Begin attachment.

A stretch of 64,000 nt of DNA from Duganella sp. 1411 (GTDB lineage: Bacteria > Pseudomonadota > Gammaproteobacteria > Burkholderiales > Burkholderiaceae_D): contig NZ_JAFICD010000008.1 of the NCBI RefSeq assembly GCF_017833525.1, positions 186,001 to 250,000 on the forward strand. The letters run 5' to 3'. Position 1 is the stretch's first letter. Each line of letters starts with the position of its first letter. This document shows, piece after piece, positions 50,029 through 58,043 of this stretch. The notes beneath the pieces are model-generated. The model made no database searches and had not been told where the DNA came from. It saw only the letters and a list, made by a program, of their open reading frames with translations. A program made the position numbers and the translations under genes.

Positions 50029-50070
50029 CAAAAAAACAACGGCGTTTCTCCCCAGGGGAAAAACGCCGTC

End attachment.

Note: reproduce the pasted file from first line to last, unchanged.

A stretch of 64,000 nt of DNA from Duganella sp. 1411 (GTDB lineage: Bacteria > Pseudomonadota > Gammaproteobacteria > Burkholderiales > Burkholderiaceae_D): contig NZ_JAFICD010000008.1 of the NCBI RefSeq assembly GCF_017833525.1, positions 186,001 to 250,000 on the forward strand. The letters run 5' to 3'. Position 1 is the stretch's first letter. Each line of letters starts with the position of its first letter. This document shows, piece after piece, positions 50,029 through 58,043 of this stretch. The notes beneath the pieces are model-generated. The model made no database searches and had not been told where the DNA came from. It saw only the letters and a list, made by a program, of their open reading frames with translations. A program made the position numbers and the translations under genes.

Positions 50029-50070
50029 CAAAAAAACAACGGCGTTTCTCCCCAGGGGAAAAACGCCGTC